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Daniel Oles, 63, helped make local vegetables the pride of restaurants

Daniel Oles, 63, helped make local vegetables the pride of restaurants

Nov. 7, 1956 - Feb. 17, 2020

Daniel Oles, a farmer whose organic vegetables inspired restaurateurs to prize Western New York produce and present it with pride, died Feb. 17.

It was a brief illness that worsened swiftly last weekend, his family said.

He died as he lived, with his wife, Jane, surrounded by his family and friends, at the heart of his farm. He was 63.

“Every time a guest orders something local off a restaurant menu in WNY, they have Daniel Oles and his family to thank,” said Christa Glennie Seychew, former Buffalo Spree food editor and family friend.

Born in Buffalo, he graduated from St. Mary's High School in 1975 and Cornell University in 1979 with a degree in farm business management.

A lifelong farmer and son of a farmer, he started turning to sustainable and organic farming in the 1980s, after deciding standard commercial agriculture methods were unwise.

In 2008, a busload of chefs visited Oles’ farm, 240 acres spread over parts of Corfu, Darien and Alden. They left loaded with bags of vegetables.

“A chef called afterward and said, ‘What are you doing? I haven't tasted food like this since I was in Italy, the flavors are so different,’ ” recalled Ben Oles, Daniel's son.

Three immediately signed up for regular deliveries of the farm’s diverse produce.

Today, 20 restaurants get regular Oles deliveries. As Ben Oles talked yesterday, he oversaw packing orders, like fresh spinach, which a decade ago, no one in Western New York was growing in February.

His work is their work now, and the farm will continue in its path, Ben Oles said.

Helping fellow farmers was another Daniel Oles habit, as he explained the ins and outs of sustainable methods and his restaurant-service-plus-community-supported-agriculture farm subscriptions model to other farmers, some of whom have developed similar establishments.

Oles also focused on the human element, using his patience and kindness, as well as his bags of produce, to knit together a sort of extended family grown around the vegetables and the visits, spread out miles beyond his farm.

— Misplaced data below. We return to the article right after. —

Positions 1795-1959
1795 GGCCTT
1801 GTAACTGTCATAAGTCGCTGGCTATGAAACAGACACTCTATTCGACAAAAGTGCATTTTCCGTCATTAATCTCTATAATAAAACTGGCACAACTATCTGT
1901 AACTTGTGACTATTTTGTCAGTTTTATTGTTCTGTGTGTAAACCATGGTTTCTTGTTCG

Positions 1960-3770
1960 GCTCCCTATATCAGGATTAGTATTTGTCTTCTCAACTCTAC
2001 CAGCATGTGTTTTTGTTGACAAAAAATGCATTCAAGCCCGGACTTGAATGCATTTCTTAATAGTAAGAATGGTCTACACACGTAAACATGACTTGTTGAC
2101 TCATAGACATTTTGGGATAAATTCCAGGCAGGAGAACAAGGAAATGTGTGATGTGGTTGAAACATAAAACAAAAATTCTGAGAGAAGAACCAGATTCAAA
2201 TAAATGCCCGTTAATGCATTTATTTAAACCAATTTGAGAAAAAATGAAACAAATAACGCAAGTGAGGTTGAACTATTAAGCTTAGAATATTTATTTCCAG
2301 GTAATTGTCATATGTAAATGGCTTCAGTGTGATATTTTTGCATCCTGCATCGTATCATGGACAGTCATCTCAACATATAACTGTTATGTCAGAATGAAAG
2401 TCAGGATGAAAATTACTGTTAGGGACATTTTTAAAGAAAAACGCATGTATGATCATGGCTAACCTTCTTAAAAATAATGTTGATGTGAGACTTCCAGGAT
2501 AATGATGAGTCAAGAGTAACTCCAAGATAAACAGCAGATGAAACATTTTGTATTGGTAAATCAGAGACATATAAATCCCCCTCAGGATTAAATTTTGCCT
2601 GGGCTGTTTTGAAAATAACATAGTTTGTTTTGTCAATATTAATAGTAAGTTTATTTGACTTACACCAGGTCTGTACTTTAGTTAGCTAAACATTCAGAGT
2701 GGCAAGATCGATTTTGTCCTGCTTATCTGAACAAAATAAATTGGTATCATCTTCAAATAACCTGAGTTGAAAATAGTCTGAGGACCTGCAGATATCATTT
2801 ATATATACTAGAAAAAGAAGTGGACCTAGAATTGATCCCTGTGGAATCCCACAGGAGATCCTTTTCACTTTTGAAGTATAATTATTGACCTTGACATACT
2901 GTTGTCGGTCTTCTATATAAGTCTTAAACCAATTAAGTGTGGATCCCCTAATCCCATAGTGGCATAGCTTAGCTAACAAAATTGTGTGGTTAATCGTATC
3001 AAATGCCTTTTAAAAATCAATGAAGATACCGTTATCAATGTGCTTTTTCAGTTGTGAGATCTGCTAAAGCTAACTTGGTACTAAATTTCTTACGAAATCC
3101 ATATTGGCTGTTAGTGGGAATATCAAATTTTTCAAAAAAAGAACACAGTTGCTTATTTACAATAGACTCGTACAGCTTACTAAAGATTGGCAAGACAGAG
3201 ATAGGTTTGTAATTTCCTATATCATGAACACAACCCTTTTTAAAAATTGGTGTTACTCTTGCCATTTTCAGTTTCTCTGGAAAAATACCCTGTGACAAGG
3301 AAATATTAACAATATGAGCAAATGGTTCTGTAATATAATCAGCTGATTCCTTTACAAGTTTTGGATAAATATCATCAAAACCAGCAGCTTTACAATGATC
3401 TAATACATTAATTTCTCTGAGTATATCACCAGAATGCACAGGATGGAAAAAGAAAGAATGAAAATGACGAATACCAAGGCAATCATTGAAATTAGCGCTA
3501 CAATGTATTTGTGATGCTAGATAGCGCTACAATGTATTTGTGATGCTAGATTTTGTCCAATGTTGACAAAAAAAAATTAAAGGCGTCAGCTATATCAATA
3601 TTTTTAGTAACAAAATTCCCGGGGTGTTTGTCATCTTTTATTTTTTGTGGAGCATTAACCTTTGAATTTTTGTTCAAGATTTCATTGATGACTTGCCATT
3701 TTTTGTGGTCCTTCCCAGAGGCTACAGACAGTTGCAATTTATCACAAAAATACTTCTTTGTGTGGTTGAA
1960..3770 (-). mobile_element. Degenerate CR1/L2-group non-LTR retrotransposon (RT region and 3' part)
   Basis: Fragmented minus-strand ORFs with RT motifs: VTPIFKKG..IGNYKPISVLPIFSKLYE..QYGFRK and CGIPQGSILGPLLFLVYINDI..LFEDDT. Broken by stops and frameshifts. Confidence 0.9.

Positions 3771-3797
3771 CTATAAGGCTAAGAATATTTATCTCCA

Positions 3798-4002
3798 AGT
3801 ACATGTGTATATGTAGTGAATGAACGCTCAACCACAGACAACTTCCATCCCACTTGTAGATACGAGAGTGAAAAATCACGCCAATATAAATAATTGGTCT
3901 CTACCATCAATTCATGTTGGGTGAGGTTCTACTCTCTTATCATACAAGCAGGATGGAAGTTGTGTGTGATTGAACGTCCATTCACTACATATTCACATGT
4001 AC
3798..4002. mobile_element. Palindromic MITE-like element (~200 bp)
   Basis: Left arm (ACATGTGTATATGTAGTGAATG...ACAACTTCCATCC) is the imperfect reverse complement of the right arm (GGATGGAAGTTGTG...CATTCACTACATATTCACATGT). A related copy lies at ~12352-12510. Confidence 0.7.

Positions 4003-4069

Oles was a major force in bridging the gap between great local produce and restaurants, said Craving owner Adam Goetz. “I don’t think Dan would be comfortable with people saying how integral he was to the positive change in the Buffalo food scene. He was too modest for accolades,” he said.

Like: “His legacy will live on in the way he helped people change the way we all look at food,” Goetz said.

“He was a pioneer in delivering direct, speaking in the same terms as we do, and finding the window to make the deliveries happen,” said James Roberts, owner of Toutant and Dobutsu.

More than anything, “he provided a superior product, one that he committed himself to, and to excellence in his work,” Roberts said.

“I spoke to him twice a week for the last 10 years and looked forward to every chat,” said Steven Gedra, owner of the Black Sheep and, formerly, Bistro Europa.

“He legitimately spread the farm-to-table gospel far and wide. His product was second to none, and his sense of humor was incredible,” Gedra said.

Daniel Oles sought to spread the “know your farmer” message, his son said, picking up where his father left off.

“We're just one of a dozen local farmers out there that you can get good produce from pretty much year-round,” he said. “Not only are you supporting a small business, but you’re getting a good quality product.

It makes us happy to know that it's just not going on some truck to who-knows-what market. That's why we're doing this – because all our members are, you know, they’re family.”

Survivors include his wife, the former Jane Wisniewski; his father, Jack; two daughters, Meg Janis and Pam Hull; two sons, Andrew and Ben; a sister, Judy Villwock; and 15 grandchildren.

A memorial service will be held at 5 p.m. Monday in Millgrove Bible Church, 11517 Genesee St, Alden.

Food and fellowship will follow. “Feeding people in true Dan Oles fashion,” his son said. “He wouldn’t want anyone to go away hungry.”

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